Crime has almost become a part of our everyday lives. Yet most crimes are simply crimes of opportunity. This means that the crime occurred because the chances were good that the bad guy could commit the crime easily and get away with it. If we want safer communities, then we need to eliminate opportunities for crime.
Opportunities may be divided into two categories:
- The opportunity created by the victim through carelessness, lack of attention to security, and failure to cooperate with neighborhood residents.
- The opportunity created by the criminal, by his skill, ruthlessness, and daring…a professional criminal.
Very little street level crime is committed by professional criminals. Experience has shown that most crime is committed by skilled or unskilled amateurs, and centers on opportunities created by the victims themselves.
Police departments across the country are learning that community participation in anti-crime programs is essential. One of the most effective ways to promote citizen interaction with police is the sharing of information. Citizen groups determine specific needs or problems and then share this information with local police. The police then act on this information and report back to the group on their progress. To achieve this, the following objectives are important:
- Establish an organizational structure within the neighborhood that will promote and create an information sharing network.
- Recruit members of the neighborhood to participate and create social ties that will foster cooperation.
- Participate in neighborhood-wide target hardening and Operation Identification.
- Provide continual dissemination of educational materials relative to crime and home security.
- Watch for and report suspicious activity, persons, and vehicles to the local police.
- Assist victims of crime in their readjustment to normalcy.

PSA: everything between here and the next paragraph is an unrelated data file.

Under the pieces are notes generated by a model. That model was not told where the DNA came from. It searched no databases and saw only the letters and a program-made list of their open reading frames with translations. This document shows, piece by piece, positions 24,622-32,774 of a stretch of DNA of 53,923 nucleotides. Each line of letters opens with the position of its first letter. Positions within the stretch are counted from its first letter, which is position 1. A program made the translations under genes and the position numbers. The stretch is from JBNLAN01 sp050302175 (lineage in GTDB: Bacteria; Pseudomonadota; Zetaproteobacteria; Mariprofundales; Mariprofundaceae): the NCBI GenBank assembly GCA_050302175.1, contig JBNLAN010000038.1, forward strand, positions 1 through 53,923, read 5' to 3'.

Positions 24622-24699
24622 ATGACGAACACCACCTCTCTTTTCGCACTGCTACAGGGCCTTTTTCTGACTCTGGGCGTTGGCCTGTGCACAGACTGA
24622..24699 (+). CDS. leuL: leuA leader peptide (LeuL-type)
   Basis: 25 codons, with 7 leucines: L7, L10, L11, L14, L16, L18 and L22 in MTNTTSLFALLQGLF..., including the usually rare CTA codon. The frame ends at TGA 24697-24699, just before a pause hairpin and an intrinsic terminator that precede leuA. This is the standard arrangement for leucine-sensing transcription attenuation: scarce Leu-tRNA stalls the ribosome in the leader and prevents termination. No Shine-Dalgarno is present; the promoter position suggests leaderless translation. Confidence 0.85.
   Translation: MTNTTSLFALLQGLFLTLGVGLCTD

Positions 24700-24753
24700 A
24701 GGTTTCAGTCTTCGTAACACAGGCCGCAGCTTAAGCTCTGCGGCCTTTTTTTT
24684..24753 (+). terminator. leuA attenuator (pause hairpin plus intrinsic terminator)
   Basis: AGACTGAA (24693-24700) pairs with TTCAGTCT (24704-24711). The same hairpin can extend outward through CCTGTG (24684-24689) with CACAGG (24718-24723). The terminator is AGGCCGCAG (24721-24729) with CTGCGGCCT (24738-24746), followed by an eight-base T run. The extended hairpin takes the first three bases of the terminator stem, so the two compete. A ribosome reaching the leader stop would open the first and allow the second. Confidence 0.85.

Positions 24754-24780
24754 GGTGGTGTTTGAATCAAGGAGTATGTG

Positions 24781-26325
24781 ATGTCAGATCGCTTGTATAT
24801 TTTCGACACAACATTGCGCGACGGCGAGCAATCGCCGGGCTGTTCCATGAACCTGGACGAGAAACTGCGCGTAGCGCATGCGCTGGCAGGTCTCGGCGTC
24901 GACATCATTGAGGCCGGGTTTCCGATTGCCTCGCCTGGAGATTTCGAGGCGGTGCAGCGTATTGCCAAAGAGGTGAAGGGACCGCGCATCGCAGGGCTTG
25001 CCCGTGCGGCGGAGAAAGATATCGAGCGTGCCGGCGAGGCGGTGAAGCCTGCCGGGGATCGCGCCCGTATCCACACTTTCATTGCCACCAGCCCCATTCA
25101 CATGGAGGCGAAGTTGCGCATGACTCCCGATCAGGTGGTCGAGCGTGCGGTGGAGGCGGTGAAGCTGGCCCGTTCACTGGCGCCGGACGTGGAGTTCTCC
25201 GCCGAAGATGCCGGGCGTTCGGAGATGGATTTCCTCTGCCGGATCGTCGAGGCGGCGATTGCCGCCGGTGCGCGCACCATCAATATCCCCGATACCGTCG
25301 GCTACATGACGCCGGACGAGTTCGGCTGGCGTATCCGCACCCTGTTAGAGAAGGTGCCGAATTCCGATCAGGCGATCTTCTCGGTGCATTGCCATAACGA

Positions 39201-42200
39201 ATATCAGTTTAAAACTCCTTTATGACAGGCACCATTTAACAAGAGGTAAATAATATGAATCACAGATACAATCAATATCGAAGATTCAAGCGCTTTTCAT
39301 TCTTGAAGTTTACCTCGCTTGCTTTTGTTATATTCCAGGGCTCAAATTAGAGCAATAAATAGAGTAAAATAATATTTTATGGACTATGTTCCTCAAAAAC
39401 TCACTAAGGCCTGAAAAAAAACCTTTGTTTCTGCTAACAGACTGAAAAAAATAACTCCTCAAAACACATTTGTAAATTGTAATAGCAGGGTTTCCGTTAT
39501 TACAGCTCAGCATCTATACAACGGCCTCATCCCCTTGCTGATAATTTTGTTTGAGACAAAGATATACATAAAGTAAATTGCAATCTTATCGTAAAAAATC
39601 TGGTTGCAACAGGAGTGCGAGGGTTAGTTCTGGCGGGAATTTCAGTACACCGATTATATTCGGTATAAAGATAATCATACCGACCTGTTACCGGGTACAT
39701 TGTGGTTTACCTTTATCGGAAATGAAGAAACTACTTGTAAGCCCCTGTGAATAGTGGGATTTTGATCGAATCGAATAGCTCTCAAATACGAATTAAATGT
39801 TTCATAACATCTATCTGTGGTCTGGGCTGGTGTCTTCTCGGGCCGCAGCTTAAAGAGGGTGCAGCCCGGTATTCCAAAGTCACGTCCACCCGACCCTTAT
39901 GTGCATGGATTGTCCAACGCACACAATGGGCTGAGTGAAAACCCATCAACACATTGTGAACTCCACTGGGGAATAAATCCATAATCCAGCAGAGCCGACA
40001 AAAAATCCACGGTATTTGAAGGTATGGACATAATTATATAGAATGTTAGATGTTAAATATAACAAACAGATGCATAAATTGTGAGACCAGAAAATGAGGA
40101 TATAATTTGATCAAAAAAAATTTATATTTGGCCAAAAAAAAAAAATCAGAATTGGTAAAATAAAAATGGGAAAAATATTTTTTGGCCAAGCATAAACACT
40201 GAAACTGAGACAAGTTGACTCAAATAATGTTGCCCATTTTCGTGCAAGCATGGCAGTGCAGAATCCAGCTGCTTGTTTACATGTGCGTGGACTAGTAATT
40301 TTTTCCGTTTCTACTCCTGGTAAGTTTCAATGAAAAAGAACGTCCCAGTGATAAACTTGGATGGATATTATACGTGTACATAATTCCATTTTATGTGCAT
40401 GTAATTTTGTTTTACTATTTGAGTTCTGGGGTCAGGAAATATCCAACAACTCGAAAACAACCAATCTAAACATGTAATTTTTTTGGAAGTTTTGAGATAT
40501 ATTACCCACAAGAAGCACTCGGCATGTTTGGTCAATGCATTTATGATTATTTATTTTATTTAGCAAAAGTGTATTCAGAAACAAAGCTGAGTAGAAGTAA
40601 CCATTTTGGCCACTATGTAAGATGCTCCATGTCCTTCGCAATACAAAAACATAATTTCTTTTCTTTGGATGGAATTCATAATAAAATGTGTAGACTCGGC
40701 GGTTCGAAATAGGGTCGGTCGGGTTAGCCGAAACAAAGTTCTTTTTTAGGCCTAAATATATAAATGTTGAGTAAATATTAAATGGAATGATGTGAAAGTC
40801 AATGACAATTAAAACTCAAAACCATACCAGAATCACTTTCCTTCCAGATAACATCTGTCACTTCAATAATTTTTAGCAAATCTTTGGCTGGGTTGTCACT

- Encourage residents to come forward as witnesses to ensure successful prosecutions.
- Help elderly or debilitated residents and children protect themselves from victimization.
- Become a strong, unified voice to inform community leaders of the desires of “the people.”
Getting a Neighborhood Watch Started
There are several important steps in organizing and running a Neighborhood Watch.
- Form a small planning committee of neighborhood residents to discuss needs and determine interest.
- Contact your local law enforcement agency to discuss criminal activity in your neighborhood and our desire to start a Neighborhood Watch. Invite law enforcement to attend your meetings.
- Select a date, time and place for your first meeting and publicize the meeting at least one week in advance. Use door-to-door flyers, public service announcements, and phone calls to invite neighborhood residents.
- Hold your first meeting and determine interest, establish the purpose of the program, and begin to discuss issues that need to be addressed. Invite law enforcement to talk about criminal activity in your neighborhood and what they’re doing to reduce crime.
Once you’ve determined that you have enough interest and participation to establish a Neighborhood Watch, it’s time to move on to the actual watch organization phase. It’s important to have at least 30 percent or better participation to have an effective watch.